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If there was one good thing to come out of the Covid-19 outbreak, we could say it was that it raised awareness among the general public of diseases like anosmia and ageusia, as we saw how the sense of smell turned out to be a casualty of the viral infection that has hit our world. Upon deeper analysis, these sudden and often temporary afflictions reveal or confirmed the importance of the sense of smell in our daily lives. We witnessed the distress of those who suffered from its loss, and there is still a long way to go in order for us to fully understand how our olfactory pathways function. As an introduction to a partnership with Nez that aims to spread scientific knowledge, on what we hope will be a long-term basis, Sylvain Antoniotti, Research Director at CNRS (France’s national scientific research centre, the largest research institution of the country) and Director of the Institute for Innovation and Partnerships in Flavours, Fragrances and Cosmetics at Université Côte d’Azur, explains the current state of research in the field.
The sense of smell was for a long time a little-known sense. When did research on olfaction start to develop?
On the face of it, smell is not considered to be the most useful sense in our daily life, and any interest in the topic is recent. A key moment came when the Nobel Prize in Physiology or Medicine was awarded to Richard Axel and Linda Buck in 2004 for their work on the olfactory system. Not only did it obviously put olfaction under the spotlight, but it also reoriented the direction of some research. Axel and Buck demonstrated how our olfactory receptors detect odorant molecules and studied the links involved in processing at a cerebral level, where other effects come into play such as pleasure and memory. Their work revealed the extent to which the sense of smell is a complicated field of study and that it must be considered in an interdisciplinary way, alongside the work of chemists, biochemists, physiologists, medical doctors, psychologists, sociologists, linguists, anthropologists and more.
How is research on olfaction in France organised?
Historically, several research laboratories, which are typically linked to universities, have worked on issues surrounding olfaction, some with their own expertises. These institutes include: the CNRS, the INRAE (France’s new National Research Institute for Agriculture, Food and Environment, formerly known as the National Institute for Agricultural Research) or Inserm (the French National Institute of Health and Medical Research). At Université Côte d’Azur, we have been carrying out basic research applied to the science of perfume for several decades because of our proximity to Grasse and the numerous perfume companies that are based there. In Dijon, you will find the Centre for Taste and Feeding Behaviour (CSGA), in Lyon, the Neuroscience Research Centre, and other laboratories can be found in Montpellier, Toulouse, Paris, Le Havre, Lille, Strasbourg, Nantes, Angers and many other French cities.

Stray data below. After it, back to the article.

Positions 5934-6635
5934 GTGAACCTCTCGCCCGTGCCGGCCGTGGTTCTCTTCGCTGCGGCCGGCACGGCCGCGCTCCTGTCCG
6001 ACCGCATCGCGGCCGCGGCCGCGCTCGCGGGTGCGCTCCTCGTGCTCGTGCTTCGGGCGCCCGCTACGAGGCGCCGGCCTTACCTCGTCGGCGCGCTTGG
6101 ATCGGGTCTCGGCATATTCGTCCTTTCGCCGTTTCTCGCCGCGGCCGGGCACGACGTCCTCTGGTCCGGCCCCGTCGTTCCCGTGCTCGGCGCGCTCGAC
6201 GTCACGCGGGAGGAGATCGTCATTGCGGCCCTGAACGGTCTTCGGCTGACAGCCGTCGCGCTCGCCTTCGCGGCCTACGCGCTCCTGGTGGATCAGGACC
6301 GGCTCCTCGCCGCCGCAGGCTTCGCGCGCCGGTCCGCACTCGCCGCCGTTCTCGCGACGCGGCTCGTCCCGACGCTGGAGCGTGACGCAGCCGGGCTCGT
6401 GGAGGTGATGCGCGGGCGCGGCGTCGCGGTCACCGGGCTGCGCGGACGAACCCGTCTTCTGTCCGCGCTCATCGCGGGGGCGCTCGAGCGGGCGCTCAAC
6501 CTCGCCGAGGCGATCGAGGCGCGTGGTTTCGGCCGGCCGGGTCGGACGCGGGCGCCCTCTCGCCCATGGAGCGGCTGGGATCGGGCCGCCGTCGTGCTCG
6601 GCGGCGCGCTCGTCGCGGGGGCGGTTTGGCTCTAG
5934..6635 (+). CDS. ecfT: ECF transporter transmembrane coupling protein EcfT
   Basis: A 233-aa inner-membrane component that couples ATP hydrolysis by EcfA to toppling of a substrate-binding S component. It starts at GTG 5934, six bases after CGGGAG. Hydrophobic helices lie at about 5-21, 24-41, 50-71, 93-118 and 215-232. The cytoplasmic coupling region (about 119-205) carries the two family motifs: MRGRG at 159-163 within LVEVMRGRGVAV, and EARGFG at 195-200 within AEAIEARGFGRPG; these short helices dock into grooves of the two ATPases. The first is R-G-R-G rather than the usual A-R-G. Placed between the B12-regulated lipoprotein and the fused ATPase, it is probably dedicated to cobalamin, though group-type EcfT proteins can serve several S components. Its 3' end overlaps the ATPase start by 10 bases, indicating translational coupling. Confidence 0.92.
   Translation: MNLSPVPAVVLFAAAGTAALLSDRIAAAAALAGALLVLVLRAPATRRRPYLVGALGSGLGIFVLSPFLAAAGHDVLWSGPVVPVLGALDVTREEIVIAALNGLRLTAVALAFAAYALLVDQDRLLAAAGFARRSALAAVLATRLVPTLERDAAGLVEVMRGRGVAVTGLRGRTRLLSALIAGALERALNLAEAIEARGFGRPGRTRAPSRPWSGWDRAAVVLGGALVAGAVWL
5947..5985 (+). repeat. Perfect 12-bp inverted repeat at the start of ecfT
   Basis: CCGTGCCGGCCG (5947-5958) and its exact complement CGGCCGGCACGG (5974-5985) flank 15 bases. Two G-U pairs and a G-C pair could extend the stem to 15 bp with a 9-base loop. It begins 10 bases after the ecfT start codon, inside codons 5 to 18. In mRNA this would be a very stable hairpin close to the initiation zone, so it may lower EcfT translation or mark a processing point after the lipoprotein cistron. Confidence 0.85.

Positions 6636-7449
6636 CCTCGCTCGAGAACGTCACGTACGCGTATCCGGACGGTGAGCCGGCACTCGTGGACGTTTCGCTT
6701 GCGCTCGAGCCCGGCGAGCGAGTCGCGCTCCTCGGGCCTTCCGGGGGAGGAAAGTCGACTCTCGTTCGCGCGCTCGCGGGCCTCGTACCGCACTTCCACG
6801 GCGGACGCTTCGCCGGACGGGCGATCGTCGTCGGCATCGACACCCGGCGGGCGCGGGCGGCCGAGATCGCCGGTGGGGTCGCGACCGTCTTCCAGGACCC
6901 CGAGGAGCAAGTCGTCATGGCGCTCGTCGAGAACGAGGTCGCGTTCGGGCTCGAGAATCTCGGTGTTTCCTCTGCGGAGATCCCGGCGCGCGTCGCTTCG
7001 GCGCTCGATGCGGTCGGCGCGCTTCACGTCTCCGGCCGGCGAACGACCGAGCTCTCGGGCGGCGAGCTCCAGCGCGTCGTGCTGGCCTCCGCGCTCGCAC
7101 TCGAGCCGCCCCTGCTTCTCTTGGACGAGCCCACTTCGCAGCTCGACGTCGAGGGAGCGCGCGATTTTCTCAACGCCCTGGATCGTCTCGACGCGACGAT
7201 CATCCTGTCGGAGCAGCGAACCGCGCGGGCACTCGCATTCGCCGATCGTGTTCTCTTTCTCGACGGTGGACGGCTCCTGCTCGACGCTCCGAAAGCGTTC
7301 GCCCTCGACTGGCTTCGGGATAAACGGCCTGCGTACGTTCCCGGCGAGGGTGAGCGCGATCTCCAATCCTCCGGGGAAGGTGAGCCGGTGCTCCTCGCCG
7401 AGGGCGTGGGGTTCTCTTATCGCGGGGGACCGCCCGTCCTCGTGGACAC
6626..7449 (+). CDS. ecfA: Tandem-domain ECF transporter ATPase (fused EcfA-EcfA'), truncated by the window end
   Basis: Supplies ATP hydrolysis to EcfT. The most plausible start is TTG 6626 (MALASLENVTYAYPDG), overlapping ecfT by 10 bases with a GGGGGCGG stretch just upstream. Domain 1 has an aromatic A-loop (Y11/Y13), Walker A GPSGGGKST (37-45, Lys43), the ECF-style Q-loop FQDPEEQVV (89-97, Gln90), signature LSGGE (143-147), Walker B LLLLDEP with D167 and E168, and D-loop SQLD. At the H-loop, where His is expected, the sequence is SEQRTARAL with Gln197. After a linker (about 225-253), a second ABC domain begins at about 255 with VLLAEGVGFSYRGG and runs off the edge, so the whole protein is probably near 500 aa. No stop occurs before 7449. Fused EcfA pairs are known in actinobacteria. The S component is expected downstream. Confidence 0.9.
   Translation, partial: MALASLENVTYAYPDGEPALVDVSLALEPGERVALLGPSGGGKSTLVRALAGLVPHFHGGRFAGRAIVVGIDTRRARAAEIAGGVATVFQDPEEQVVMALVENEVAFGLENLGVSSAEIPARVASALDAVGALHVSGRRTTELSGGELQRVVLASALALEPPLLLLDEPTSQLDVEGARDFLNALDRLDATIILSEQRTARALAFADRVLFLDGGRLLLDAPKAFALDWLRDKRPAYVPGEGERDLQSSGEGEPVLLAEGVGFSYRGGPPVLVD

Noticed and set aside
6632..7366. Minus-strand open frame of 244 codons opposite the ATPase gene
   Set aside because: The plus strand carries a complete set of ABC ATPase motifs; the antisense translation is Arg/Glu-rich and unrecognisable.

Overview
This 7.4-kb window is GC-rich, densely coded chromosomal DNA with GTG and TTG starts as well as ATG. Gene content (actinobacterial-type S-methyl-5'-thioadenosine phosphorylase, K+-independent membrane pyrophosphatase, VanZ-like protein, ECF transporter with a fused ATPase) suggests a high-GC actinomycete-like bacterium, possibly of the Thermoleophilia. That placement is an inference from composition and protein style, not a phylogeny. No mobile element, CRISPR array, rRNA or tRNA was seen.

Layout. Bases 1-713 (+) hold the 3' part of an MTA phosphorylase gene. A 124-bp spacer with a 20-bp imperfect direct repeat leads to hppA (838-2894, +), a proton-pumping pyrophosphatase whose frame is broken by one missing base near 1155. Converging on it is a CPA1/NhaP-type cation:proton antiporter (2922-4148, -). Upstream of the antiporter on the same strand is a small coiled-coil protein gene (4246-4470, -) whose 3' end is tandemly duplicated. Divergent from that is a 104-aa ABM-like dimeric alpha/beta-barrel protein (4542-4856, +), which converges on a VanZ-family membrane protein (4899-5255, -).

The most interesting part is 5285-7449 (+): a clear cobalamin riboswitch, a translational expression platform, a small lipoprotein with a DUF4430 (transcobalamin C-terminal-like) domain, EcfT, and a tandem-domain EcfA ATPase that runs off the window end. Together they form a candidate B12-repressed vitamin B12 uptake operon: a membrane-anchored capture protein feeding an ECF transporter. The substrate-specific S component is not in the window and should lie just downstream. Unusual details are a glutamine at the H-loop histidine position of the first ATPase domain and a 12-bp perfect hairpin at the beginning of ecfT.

This network reflects the interdisciplinary approach I mentioned earlier. A research network was formed in 2015, named (according to the CNRS’ terminology) the GDR O3 (Odorant, Odour, Olfaction). This group organises scientific events for the network, including meetings, seminars and collaborative projects. In the last few weeks, it was particularly important in generating a quick response to the world-wide study launched by the Global Consortium for Chemosensory Research (GCCR) on issues surrounding anosmia and ageusia developing in patients suffering from Covid-19. A questionnaire for patients was devised and translated into more than thirty languages in order to deepen our understanding of the loss or alteration of smell and taste and possibly to use the results to develop a diagnosis of the illness. Thanks to the GDR, French researchers were able to come together quickly and obtain over 10,000 replies to the survey.
Are there any cutting-edge laboratories specialised in the field abroad?
There is the Monell Chemical Senses Center in Philadelphia in the United States, which is partnered with Université Côte d’Azur. This non-profit research institute specialises in molecular biology, neuroscience and the physiology of olfaction and taste, linked to food and, more specifically, obesity. In addition, researchers at universities not necessarily explicitly linked to olfaction can also contribute to the field, whether that be elsewhere in the United States, in Germany, England, Italy, the Netherlands, Japan or Korea.
Why are you building this partnership with Nez?
We all have a bottle of perfume in our bathroom, but we don’t necessarily know how it’s made, what it’s composed of, what the difference is between synthetic and natural ingredients, or even what a molecule is. As with other fields where technology is at an advanced stage, the general public sometimes find it hard to connect, and people have a lot of misconceptions. There is still little in the way of outreach material for perfume because the science of olfaction is so young, but one of a scientist’s duties is to inform citizens. So, we want to propose content to help simplify and make the science of perfume accessible to everyone.
What will the content be?
We will start with a contextual article to set the scene, then we will focus on specific topics: like the molecular structure of different ingredients, biotechnology and the debate over synthetic and natural ingredients. We will also be able to put forward ‘spin-off’ versions of our scientific research; when our researchers publish an article in a science journal, they will be able to write a short and accessible version for the general public to explain what their findings can teach us.
Interview conducted 13th May 2020
Upcoming publication: The chemistry of perfumes, Ed. V. Michelet, Sylvain Antoniotti, Imperial College Press, 2021